What Is Open Concept Interior Design?
When it comes to interior design, the term “open concept” refers to a home with a minimal amount of barriers in the main living spaces. This typically means that walls and doors do not exist in and between functional areas such as the kitchen, dining room and living room. They instead flow into one another, creating a spacious, flexible and open “great room” in which families live, cook and eat within visual and audible reach of one another.
Background of Open Concept Living
Open-concept design became a mainstay of modern homes in the post-WWII 1950s, but famed architect Frank Lloyd Wright started experimenting much earlier. Pushing the boundaries with his “Prairie Style” architecture, rooms became larger and less confining, which helped pave the way for even broader interpretations. As families grew larger and space became more limited with post-war growth, the open-concept home, also known as having an “open floor plan,” became practical and desirable. The Spruce notes that the flexibility to reconfigure space as families grow and change was a major benefit of the new architectural approach – and it remains so even today.
Why Choose Open Concept Design?
Those who love open-concept living are devoted to aficionados and for good reasons. The absence of barriers encourages social interaction with those who inhabit shared spaces, allowing multiple activities to take place while still remaining connected and engaged. Eliminating walls can increase airflow in a home and potentially reduce energy costs with a better circulation of heating and cooling. It also allows more light to flood interior spaces, simultaneously facilitating a sense of continuity with the natural outdoor world.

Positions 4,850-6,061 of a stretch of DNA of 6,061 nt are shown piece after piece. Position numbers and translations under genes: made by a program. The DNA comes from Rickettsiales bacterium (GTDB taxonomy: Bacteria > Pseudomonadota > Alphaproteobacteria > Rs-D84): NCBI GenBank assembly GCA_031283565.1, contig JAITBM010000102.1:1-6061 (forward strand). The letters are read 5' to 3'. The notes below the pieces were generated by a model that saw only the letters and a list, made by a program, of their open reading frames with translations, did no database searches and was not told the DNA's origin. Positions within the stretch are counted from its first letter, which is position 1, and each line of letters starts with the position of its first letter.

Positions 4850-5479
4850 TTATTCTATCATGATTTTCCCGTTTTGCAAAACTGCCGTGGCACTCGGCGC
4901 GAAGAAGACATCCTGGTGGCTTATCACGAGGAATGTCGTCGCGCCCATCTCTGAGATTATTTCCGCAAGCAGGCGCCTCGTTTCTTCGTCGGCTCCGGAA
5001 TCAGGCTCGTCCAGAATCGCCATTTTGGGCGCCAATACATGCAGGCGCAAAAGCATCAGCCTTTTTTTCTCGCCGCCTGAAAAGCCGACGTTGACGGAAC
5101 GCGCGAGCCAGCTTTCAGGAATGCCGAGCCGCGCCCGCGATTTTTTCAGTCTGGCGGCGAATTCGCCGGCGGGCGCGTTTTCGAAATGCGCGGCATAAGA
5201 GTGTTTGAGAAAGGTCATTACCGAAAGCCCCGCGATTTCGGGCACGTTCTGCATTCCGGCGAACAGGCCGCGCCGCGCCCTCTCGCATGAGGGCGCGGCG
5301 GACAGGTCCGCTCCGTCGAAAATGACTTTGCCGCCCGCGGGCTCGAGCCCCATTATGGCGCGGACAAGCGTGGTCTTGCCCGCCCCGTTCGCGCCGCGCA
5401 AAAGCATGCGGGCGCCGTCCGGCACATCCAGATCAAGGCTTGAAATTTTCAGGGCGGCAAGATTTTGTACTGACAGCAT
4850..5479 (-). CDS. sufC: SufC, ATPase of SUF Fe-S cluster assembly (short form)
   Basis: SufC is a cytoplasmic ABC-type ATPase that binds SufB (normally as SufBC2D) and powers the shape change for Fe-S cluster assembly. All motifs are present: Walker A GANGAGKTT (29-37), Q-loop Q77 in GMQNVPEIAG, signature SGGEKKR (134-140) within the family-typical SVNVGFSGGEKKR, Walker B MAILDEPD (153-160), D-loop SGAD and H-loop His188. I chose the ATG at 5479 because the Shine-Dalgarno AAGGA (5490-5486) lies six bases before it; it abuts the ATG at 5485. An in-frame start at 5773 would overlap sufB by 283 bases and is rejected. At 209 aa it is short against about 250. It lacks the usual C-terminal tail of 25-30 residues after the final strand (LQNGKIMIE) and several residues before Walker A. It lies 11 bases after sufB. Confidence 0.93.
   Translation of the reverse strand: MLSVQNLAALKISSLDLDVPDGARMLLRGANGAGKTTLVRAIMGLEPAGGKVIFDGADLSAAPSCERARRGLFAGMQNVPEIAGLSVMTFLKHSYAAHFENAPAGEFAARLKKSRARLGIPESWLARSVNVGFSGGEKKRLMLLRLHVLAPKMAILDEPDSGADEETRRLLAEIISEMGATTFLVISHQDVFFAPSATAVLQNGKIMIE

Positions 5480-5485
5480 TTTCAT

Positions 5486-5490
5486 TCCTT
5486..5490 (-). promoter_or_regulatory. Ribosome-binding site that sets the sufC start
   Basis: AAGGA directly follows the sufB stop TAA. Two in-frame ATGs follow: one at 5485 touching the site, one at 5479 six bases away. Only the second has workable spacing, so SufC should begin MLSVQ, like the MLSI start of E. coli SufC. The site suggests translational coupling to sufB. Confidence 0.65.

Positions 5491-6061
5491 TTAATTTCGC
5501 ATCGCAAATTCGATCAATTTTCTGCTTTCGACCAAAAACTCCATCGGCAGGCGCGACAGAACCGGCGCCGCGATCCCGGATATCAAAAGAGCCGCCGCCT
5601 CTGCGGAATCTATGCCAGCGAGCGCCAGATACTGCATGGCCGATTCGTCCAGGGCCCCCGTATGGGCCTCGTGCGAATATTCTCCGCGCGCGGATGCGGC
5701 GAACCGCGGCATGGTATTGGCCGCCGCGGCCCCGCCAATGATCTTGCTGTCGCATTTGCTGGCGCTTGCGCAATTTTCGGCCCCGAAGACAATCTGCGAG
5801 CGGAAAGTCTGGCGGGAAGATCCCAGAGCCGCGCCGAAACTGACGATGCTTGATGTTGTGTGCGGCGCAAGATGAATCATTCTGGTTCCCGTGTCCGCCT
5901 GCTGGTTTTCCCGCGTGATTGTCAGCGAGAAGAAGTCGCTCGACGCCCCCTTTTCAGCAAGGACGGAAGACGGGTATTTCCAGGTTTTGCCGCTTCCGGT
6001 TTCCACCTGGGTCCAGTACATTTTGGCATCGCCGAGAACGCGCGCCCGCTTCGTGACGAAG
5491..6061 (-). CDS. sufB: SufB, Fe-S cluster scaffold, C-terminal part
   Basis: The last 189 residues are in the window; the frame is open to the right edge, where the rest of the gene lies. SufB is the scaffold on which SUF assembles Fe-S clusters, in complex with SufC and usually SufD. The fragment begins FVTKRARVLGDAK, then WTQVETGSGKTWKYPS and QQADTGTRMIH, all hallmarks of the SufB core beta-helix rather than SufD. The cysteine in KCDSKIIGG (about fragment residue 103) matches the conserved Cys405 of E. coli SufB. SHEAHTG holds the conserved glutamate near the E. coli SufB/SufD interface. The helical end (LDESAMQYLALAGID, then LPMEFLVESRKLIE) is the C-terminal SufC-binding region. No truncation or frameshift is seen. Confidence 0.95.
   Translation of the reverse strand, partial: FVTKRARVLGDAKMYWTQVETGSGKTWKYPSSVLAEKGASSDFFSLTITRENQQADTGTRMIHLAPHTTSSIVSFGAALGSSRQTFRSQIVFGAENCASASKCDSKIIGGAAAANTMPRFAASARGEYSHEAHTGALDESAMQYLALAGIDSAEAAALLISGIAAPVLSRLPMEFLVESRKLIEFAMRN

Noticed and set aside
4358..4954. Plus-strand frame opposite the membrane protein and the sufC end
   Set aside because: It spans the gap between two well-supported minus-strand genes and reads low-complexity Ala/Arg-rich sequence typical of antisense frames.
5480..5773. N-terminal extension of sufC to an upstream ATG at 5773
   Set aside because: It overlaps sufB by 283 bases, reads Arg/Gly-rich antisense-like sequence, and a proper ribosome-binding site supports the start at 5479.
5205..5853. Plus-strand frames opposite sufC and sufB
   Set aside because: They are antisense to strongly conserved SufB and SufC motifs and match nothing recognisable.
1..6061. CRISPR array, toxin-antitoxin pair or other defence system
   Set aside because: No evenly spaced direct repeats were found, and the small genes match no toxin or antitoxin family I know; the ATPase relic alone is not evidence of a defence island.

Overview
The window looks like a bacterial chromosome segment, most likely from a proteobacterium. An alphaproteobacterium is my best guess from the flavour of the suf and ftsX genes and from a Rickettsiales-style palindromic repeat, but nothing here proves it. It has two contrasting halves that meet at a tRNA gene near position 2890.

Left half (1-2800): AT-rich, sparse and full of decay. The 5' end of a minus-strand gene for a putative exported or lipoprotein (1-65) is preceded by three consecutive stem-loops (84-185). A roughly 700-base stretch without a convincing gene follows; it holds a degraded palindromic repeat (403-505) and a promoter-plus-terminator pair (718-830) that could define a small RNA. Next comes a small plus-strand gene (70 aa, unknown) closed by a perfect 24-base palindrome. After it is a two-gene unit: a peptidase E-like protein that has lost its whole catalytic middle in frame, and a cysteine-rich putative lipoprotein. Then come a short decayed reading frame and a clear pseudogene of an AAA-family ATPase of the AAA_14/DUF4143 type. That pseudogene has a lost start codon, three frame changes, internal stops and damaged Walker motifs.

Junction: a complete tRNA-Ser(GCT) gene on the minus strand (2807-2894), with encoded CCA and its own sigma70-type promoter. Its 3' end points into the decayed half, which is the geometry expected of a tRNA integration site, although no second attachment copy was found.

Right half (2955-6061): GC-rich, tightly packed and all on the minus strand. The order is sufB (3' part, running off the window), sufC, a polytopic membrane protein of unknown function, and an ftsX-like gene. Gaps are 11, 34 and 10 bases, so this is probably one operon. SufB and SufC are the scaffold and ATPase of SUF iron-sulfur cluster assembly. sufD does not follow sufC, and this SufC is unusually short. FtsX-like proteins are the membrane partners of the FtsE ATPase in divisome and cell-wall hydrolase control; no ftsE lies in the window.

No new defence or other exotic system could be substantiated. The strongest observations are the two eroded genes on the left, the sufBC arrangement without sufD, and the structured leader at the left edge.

Entertaining is a breeze with an open-floor concept, allowing hosts to interact with guests while preparing food. Everyone can mingle and mix with ease in a casual environment. The design also allows more gracious living for those with limited mobility, with plenty of room for wheelchair access. Aging in place becomes more realistic with an open-concept home.
Things to Consider
As with any architectural decision, it’s wise to consider drawbacks or limitations. Experts such as the designers at Case Architects and Remodelers point out things such as the reduction of wall space for art collections and family photo galleries as well as the inability to block off cluttered spaces when needed. Noise levels can be higher without walls to absorb the sounds of everyday living such as musical instruments, video games, podcasts, and pets. Privacy can be a factor for those who desire personal space, which often comes into play with teenagers, nannies, roommates or multigenerational living with elderly family members.
Noted interior designers also pointed out to Elle Decor that people living in large households sometimes relish even the small moments alone, such as when cooking or grabbing a quiet moment by the fireplace to read or chat with a friend on the phone. Some architects strongly recommend that those choosing an open-concept design make one concession: build a small “getaway room” on the side for a personal time when needed.
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